There are many different types of power practice directed towards making soldiers obedient and disciplined inside the field of insurgency. While some commanders punish by inflicting physical pain, others use re-educative methods. While some prepare soldiers by using close-knit combat simulations, others send their subordinates immediately into battle. While these variations cannot fully be explained by the ideological set-up of different groups or by their political orientation, the basic assumption of the study is that they nevertheless do not emerge at random. This book puts forth that the type of power being utilised depends on the habitus of the respective commander and, as a result, becomes socially differentiated. Furthermore, power practices are shaped by the classificatory discourse of commanders (and their soldiers) on good soldierhood and leadership. The study found multiple ’habitus groups’ inside the field of insurgency, each with a distinctive classificatory discourse and a corresponding power type at work. While commanders shaped the dominating power practices (such as military trainings, indoctrination, systems of rewards and punishments, etc.), low-ranking soldiers took active part in supporting or undermining power according to their own habitus formation. This book helps professionals in this area to understand better the types of power practice inside insurgencies. It is also a useful guide to students and academics interested in peace and conflict studies, sociology and Southeast Asia.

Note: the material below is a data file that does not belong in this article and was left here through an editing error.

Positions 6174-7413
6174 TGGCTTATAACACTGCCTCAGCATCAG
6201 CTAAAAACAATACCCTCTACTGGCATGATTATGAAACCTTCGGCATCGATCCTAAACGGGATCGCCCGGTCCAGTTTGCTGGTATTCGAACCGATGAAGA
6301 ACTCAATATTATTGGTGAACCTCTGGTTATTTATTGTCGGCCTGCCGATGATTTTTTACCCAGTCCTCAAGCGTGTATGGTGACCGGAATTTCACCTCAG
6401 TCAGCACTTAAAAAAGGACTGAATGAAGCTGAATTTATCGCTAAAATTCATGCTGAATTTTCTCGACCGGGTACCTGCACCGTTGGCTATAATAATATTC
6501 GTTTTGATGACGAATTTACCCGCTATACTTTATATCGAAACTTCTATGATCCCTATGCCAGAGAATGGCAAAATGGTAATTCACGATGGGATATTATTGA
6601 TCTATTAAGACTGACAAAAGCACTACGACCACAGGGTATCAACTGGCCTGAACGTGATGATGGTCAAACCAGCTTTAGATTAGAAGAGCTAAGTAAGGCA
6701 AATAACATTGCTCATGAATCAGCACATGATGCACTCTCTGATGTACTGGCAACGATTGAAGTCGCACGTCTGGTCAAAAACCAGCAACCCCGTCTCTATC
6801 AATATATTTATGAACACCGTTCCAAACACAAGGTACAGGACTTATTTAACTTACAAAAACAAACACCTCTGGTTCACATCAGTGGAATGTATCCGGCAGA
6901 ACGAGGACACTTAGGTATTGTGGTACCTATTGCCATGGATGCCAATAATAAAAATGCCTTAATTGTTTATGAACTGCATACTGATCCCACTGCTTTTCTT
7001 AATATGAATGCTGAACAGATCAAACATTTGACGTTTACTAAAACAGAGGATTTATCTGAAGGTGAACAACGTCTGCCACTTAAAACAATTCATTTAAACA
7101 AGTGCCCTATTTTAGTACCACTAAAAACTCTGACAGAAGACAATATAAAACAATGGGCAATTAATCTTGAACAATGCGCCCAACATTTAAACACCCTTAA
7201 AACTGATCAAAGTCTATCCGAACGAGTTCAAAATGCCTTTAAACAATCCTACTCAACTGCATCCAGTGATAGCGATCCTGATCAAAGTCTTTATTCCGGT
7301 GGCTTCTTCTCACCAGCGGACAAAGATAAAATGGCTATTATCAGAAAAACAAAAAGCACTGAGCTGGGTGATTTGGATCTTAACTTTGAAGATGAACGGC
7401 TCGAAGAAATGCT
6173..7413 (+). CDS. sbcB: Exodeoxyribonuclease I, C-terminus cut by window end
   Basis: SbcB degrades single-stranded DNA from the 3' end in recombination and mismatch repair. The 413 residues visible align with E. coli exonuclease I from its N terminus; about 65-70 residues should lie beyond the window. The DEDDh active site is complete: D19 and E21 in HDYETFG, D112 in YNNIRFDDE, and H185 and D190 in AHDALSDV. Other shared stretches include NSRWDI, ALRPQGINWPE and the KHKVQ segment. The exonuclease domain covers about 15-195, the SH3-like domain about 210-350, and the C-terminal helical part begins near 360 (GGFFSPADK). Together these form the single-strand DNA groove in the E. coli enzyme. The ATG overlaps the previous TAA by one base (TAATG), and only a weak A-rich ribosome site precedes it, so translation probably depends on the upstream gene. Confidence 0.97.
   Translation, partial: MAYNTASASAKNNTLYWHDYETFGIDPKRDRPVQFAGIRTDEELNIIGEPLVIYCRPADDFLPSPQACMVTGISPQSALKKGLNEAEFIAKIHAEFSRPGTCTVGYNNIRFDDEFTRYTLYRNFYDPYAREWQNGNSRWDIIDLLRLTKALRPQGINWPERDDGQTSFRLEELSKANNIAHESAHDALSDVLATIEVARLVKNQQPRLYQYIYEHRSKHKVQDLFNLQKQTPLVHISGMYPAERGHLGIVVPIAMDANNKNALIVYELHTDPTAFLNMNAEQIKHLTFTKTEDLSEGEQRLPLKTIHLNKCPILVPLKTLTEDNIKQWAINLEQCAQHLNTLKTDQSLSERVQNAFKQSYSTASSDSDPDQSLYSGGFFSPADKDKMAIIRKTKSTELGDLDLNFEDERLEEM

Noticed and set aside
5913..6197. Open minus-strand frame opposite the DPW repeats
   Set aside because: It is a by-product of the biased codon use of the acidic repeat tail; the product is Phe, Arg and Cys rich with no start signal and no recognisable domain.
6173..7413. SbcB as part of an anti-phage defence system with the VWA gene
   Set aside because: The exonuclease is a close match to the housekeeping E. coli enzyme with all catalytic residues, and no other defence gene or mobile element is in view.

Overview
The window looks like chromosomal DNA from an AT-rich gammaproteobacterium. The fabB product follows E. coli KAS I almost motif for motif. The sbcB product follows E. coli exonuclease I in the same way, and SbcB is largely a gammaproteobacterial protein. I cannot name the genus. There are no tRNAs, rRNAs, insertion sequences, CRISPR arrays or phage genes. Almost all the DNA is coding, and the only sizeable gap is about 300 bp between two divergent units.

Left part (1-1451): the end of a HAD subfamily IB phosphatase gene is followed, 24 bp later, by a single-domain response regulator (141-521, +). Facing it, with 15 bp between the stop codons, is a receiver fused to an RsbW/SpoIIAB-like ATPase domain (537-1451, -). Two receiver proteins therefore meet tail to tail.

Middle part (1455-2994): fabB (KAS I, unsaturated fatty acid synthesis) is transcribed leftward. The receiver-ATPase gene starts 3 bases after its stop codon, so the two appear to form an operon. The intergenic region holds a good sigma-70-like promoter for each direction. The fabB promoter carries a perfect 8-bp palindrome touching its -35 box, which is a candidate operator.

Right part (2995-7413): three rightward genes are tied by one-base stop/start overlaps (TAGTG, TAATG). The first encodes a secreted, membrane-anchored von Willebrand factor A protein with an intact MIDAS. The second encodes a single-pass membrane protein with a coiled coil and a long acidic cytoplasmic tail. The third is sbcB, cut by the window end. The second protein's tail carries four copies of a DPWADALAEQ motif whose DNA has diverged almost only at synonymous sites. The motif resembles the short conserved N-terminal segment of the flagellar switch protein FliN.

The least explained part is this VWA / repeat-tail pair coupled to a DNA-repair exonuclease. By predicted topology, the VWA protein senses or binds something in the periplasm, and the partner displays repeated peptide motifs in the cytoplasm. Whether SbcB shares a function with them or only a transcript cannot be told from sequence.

Daniel Bultmann is a sociologist at the Department of Asian and African Studies, Humboldt University of Berlin. His current research focuses on the sociology of armed groups and the military, peace and conflict studies, post-conflict societies as well as disarmament, demobilization and reintegration programs. He has worked on various aspects of the Cambodian genocide and the subsequent civil war.
’Using interviews with dozens of former insurgents, this book offers a fascinating analysis of the recruitment and training of the three guerrilla factions in the Cambodian civil war, as well as valuable insights into the leadership styles of those diverse factions. This book will be for those interested in both recent unconventional conflicts as well as contemporary Cambodian history.’ Ken Conboy